Friday, March 2, 2007

#1 - Why consider normative economics?

Economics sets out to describe the economic aspects of the real world. That is, economic theory is supposed to provide a coherent, usable and more or less complete package of conceptual tools for analyzing, understanding, explaining, and especially for improving the world in which we live – well, the economic aspects at least.
Does it succeed? Personally, I think there is room for improvement. Economic theory could be significantly more user friendly, and thereby more useful. Part of the reason for this current situation is a traditional distinction within the profession between so-called positive and normative economics. At the very beginning of his or her studies, the would-be economist is trained to make a sharp distinction between what “is’ and what he or she or others may think what “ought to be”. Statements about what “is” can be tested empirically, and their rightness or wrongness can be objectively determined. They are “positive” statements. On the other hand, statements about what “ought to be” are by their nature not empirically verifiable; they are value judgments; they are normative. The “science” part of economics, therefore, is taken to lie in the positive domain, since only what can be empirically verified (or unambiguously refuted) can be “true”. Thus, only positive economics is really “scientific”.
I think this distinction has been overplayed, to the detriment of both the profession and its potential users. Verification through quantification is not the only path to truth, nor are personal judgments beyond improvement through honest discussion, nor are intrinsic values inappropriate for collective analysis. In short, the economic tool kit will be both more relevant and more useable if normative analysis is also added in.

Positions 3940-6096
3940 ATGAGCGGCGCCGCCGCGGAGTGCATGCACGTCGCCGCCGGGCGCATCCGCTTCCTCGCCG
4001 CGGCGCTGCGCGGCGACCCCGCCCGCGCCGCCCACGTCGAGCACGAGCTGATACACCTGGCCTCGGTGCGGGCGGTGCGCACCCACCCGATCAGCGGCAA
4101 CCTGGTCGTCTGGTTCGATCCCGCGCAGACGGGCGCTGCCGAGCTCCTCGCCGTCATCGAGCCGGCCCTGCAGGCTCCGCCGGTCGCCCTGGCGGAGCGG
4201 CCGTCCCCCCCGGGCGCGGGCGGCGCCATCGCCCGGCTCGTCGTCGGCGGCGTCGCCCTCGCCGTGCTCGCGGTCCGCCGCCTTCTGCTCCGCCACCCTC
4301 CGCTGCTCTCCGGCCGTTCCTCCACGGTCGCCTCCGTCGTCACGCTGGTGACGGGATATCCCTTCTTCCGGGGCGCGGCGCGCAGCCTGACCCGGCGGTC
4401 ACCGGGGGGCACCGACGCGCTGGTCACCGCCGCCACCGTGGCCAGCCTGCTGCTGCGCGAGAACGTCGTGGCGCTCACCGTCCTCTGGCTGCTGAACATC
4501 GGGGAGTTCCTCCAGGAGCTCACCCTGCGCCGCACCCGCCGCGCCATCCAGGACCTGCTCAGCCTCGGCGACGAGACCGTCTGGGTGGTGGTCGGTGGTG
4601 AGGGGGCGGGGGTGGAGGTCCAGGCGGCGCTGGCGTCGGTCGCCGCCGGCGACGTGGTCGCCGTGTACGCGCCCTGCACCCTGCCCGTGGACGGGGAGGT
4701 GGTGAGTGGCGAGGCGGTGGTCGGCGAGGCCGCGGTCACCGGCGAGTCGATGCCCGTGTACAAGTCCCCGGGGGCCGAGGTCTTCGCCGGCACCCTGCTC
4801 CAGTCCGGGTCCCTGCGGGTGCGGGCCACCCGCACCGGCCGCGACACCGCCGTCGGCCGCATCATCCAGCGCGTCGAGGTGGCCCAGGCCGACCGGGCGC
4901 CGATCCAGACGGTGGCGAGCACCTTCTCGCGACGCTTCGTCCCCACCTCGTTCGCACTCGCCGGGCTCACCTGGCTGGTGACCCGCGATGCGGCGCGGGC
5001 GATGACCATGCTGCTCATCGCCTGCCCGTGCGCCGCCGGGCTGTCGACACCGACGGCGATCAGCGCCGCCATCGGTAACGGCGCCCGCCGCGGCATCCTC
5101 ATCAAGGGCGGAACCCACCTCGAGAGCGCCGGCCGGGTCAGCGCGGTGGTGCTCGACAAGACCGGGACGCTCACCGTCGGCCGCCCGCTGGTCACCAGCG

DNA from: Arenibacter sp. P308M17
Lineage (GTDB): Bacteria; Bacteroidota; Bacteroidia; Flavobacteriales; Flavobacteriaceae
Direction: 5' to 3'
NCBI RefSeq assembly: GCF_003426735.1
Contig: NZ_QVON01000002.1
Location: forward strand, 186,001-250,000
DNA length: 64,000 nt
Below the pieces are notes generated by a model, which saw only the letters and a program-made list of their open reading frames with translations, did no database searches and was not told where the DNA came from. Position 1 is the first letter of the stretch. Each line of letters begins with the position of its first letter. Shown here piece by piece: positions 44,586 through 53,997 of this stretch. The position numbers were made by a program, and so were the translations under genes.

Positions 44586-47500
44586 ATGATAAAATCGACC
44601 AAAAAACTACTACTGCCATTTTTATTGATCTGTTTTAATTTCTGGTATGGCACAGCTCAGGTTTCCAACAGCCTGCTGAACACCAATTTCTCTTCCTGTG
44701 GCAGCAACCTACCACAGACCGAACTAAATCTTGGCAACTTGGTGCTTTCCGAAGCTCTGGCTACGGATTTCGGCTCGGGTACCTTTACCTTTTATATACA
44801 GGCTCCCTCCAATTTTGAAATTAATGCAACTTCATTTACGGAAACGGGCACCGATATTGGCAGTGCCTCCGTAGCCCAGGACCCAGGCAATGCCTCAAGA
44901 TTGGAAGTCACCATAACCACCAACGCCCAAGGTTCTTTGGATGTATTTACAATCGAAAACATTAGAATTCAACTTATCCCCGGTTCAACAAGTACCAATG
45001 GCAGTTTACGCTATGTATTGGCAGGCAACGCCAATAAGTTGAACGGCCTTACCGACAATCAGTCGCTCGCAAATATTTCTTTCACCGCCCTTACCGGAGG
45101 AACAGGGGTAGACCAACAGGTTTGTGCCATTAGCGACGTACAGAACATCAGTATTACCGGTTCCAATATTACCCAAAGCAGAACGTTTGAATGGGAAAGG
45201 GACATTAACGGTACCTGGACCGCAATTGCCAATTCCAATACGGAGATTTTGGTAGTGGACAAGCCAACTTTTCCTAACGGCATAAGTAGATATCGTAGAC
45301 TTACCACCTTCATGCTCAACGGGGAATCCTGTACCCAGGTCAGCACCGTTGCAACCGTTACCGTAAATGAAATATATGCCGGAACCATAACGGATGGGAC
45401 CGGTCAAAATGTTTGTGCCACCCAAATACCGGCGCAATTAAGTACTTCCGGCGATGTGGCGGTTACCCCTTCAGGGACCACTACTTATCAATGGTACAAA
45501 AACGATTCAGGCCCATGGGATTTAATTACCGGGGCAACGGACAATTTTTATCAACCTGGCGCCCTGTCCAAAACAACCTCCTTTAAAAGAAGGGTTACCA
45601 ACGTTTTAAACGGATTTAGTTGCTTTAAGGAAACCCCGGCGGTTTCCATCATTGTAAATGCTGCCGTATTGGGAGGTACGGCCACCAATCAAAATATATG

Hence this blog site. In a more or less logical manner I will offer views on several distinct but still related aspects of contemporary economics. First is a series of “corrections”, or nuancing of positive economic principles, with a view to enhancing and enriching their real world applicability. The second are some normative economic principles needed, I think, to complement the arsenal of currently available concepts and tools of positive economics.
Warning: this is not a site for the profession, although other economists are most certainly welcome. This site might be called, with a tip of the hat to George Bernard Shaw, “the intelligent person’s guide to useful economics”. The focus is utility; the target is the non-professional; the standard is, albeit often abstract, sensibleness and relevance and practicabillity. Good economics should be useful to ordinary people making real decisions.

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